Why clip cats' ears?

Nine Lives are often asked why our vets clip cats’ ears when they are being neutered.

A clipped ear is an easily recognizable mark that shows a stray cat has been neutered. It is painless for the cat (as it is done while under anaesthetic) and does not blur (like tattoos) or come off or cause accidents (like collars).

Vets cannot tell before sedating and clipping – and sometimes not until actually making an incision – if a female cat has already been spayed, so unfortunately female cats without clipped ears are sometimes picked up and the operation started before it becomes apparent that she has already been spayed. This of course causes unnecessary stress and risk to the cat.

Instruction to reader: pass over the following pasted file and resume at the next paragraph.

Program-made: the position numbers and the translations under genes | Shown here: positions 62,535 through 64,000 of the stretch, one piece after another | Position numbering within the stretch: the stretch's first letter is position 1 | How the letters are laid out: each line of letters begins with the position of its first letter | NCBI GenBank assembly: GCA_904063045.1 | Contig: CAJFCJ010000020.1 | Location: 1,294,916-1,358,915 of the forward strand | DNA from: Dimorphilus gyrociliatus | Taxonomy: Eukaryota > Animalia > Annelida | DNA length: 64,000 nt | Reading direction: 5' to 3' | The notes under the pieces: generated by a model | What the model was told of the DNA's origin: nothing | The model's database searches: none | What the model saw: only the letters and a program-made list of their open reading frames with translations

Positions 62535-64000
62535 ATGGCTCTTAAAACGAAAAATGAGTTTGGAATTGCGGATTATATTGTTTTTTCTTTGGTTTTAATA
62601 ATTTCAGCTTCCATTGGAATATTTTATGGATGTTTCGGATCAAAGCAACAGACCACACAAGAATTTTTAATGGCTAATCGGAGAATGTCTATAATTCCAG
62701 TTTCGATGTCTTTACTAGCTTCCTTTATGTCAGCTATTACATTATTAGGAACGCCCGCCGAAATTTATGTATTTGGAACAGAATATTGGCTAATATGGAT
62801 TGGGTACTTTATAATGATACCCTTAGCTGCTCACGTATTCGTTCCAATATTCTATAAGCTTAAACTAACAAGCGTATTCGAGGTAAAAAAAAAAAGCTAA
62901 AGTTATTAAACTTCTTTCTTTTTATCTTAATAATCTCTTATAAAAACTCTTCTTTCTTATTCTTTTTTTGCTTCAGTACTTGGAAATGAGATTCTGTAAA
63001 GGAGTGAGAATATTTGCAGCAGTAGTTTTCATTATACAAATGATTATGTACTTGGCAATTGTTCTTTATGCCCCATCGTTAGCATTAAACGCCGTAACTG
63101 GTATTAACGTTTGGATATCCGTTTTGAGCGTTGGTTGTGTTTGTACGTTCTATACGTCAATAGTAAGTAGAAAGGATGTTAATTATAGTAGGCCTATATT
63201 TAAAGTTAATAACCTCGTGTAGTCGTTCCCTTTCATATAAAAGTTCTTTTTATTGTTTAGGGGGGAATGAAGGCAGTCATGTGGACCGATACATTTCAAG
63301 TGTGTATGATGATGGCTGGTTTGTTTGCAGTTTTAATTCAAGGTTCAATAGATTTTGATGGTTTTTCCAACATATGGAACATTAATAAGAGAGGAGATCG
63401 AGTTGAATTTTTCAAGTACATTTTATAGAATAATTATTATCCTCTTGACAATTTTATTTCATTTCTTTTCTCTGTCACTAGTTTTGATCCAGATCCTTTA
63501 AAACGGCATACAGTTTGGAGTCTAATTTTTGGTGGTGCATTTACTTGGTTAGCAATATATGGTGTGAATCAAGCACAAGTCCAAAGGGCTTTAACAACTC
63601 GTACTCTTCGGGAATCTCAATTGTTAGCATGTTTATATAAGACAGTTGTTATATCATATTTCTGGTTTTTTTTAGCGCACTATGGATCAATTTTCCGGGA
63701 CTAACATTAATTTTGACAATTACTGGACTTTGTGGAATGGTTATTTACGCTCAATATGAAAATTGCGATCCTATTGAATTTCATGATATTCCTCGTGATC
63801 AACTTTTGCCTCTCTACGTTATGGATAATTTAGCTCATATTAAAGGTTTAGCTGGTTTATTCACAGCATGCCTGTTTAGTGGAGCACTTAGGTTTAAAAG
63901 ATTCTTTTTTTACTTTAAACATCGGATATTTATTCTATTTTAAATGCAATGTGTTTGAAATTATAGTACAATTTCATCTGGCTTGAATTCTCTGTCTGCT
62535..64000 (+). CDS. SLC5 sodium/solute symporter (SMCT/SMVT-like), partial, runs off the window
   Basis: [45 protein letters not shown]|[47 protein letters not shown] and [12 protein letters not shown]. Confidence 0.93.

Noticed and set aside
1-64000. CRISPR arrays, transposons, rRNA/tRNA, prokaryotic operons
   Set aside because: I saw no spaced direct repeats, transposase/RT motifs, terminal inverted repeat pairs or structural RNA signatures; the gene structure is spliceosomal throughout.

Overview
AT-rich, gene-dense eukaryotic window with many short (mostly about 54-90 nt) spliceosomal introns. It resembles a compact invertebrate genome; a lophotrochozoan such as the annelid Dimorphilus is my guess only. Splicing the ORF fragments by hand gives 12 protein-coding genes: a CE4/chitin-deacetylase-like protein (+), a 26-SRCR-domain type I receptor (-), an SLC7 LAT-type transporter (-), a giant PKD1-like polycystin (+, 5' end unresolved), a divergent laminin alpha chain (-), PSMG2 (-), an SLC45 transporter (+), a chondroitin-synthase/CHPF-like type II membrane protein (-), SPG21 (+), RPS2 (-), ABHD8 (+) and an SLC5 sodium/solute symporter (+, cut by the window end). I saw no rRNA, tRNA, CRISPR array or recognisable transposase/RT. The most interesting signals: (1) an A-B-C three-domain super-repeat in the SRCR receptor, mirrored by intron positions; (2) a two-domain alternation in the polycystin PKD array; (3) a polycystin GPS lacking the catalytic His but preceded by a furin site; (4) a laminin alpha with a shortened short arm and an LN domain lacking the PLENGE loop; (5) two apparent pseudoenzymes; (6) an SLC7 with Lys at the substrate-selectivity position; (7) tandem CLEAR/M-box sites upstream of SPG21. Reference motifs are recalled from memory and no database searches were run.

Males with clipped ears can also avoid being picked up a second time, although there are also obviously external signs that a male cat has already been neutered.

The clipped ear has been adopted by European animal welfare groups as the simplest, most humane and most efficient way to identify neutered stray cats. For reasons to neuter please visit our “Why Neuter?” page.

People who have cats at home may not like the clipped ears but Nine Lives’ programme is for stray cats only and not homed cats. Cat owners are of course encouraged to neuter their pets but not under neutering programmes for stray cats.

If you neuter a stray cat and then decide to keep it in your house or in your garden, this benefits the cat and we thank you!